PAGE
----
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Front. Sci., 25 April 2024
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Genomic surveillance and pathogen intelligence

  • Pathogen and Microbiome Division, Translational Genomics Research Institute, Flagstaff, AZ, United States

Key points

  • Genomic surveillance provides both epidemiological pathogen intelligence and clinical intelligence (e.g., antimicrobial resistance markers) directly from clinical samples, which could enable early outbreak detection and precision responses.
  • Large-scale collaborative sequencing and analysis of SARS-CoV-2 provided epidemic intelligence critical to tackling COVID-19, but gaps in linkages between surveillance systems, disunity of strategies, and variable global coverage need to be improved before the next pandemic.
  • Biologic intelligence, through a One Health genomic surveillance perspective, could help identify and perhaps even stop the evolution of would-be pathogens before they emerge, as well as inform future countermeasures to emergent pathogens.


In their lead article, Struelens et al. (1) provide us with a call-to-arms, or at least a call-to-sequencers, in the continued global fight against infectious diseases. They correctly identify that, while genomic-based pathogen detection and exploration has been advancing for the past two decades, it was the recent COVID-19 pandemic that highlighted both the global need and capability to bring sequencing and genomic analysis to the forefront in our continued war against pathogens. They lay out a strong case for this clinical and public health sea change and outline a roadmap to overcome the still significant hurdles related to: i) adoption of sequencing-based analysis into existing microbiology and surveillance programs and ii) data standardization and sharing between clinical and One Health-based partners. This viewpoint attempts to distill the argument for pathogen genomics adoption through the lens of pathogen intelligence gathering.

Pathogen intelligence?

Rather than being an assessment of a microbe’s intellectual capacity, intelligence here refers to the gathering of microbial intel through genomic sequence analysis and the transformation of this information into actionable knowledge. A pathogen’s genome stores these facts. It contains the genetic keys to the presence/absence of important genes, mutations, and other identity markers. It also stores information that, when combined with other sources of intel, can provide evidence on the microbe’s origins, movements, and potential impacts. Through this lens we can describe four critical intelligence categories: i) epidemiological, ii) clinical, iii) epidemic, and iv) biological.

Epidemiological intel

Critically, pathogen intelligence allows for genomic epidemiology. Various phylogenetic analyses can provide statistical evidence of the relatedness of isolates, which in turn allows for accurate cluster or outbreak detection. Even more impactful, genomic surveillance can identify outbreaks sooner, even from the first cases (2)—well before a cluster is identified by “astute clinicians” or from the tabulation of case report data, which are still the gold standards in healthcare and public health, respectively. Additionally, such intel will allow for proper inclusion and exclusion assignment of suspect cluster cases. Both aspects are critical to the detection and ascertainment of the scope of outbreaks, while the latter is also an imperative for empirically proving that suspect clusters may be truly unrelated infections (3). Therefore, the use of genomic-based surveillance for early outbreak detection and more accurate outbreak case inclusion promises to significantly reduce healthcare costs, reduce morbidity and mortality, and improve public health efficiency by focusing investigations on only true genomically linked cases. Pathogen intelligence gathering allows for “precision epidemiology” to finally take its place alongside precision medicine.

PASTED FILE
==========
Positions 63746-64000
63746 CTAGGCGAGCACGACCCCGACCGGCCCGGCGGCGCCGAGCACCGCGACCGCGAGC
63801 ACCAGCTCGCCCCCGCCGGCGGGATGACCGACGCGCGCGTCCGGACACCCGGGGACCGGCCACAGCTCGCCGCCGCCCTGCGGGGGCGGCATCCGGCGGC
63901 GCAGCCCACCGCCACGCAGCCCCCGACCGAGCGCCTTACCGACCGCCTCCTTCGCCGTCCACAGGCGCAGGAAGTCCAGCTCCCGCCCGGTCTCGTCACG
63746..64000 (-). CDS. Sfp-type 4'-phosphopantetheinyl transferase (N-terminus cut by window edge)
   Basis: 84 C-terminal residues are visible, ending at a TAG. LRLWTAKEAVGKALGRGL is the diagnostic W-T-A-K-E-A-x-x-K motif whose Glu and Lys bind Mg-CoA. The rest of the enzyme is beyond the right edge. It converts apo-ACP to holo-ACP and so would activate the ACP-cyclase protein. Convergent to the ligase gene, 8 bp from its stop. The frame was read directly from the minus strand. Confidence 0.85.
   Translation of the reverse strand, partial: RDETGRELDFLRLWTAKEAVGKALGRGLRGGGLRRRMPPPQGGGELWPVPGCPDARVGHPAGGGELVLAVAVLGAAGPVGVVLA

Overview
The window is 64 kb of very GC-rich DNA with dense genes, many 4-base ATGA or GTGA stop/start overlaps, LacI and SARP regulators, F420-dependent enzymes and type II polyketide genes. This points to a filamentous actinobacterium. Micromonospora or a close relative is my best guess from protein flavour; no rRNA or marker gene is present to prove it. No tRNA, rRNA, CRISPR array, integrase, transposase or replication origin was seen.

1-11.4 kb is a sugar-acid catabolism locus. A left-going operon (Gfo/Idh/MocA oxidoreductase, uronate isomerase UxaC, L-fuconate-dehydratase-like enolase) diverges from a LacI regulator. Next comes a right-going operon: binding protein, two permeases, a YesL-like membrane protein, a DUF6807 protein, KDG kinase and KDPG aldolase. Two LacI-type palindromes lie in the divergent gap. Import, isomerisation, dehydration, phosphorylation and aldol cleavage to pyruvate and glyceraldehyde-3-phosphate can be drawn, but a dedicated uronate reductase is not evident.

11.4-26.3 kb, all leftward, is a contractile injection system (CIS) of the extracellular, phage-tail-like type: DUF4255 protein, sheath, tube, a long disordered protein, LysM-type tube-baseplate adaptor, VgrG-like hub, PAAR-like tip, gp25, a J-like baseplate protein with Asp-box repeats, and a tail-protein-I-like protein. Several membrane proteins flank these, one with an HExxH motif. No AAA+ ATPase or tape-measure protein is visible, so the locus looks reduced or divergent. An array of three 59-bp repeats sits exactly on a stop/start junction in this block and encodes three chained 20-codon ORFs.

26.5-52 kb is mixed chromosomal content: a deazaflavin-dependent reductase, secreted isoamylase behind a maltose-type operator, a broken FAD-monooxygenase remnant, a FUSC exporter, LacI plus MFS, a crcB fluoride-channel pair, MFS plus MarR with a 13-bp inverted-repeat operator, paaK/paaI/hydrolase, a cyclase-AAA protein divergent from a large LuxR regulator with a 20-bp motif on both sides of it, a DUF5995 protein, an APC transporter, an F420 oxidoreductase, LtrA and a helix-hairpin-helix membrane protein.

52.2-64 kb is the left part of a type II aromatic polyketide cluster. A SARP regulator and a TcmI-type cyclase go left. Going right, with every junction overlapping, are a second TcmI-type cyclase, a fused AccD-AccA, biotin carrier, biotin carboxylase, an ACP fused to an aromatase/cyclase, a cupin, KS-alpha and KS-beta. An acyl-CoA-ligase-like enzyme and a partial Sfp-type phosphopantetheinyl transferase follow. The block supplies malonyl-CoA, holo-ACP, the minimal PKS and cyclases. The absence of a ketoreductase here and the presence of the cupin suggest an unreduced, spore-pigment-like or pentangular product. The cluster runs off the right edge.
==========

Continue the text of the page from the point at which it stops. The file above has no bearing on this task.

Clinical intel

In addition to helping infection prevention and control departments detect outbreaks, a pathogen intelligence approach could provide actionable knowledge on the clinical features of the microbe, including antimicrobial resistance markers and potential virulence genes, as Struelens et al. highlight (1). While detection of resistance mutations and/or genes does not always capture a complete susceptibility profile for a given pathogen, current reference sequence databases do contain the vast majority of known resistance mechanisms (4). Of course, the mere presence of such targets does not equate to active resistance (e.g., some targets are constitutive housekeeping or efflux genes, and their presence alone reveals little about their resistance phenotype). The inclusion of transcript (i.e., mRNA) analyses can identify if such target genes are being modulated for resistance effect. Amplicon or targeted sequencing-based approaches allow for this intel to be gathered directly from clinical samples without the need for culture-based phenotyping or whole genome sequencing of isolates. The sequencing resolution provided by advanced techniques even allows for early pre-phenotypic resistance to be detected in time to potentially prevent actual onset resistance (5). Improved techniques for genome capture, target enrichment, host subtraction, and sequencing are helping to make clinical whole genome and even metagenome sequencing straight from clinical samples a reality (6) and could provide even more clinical intel on infections in the future.

Epidemic intel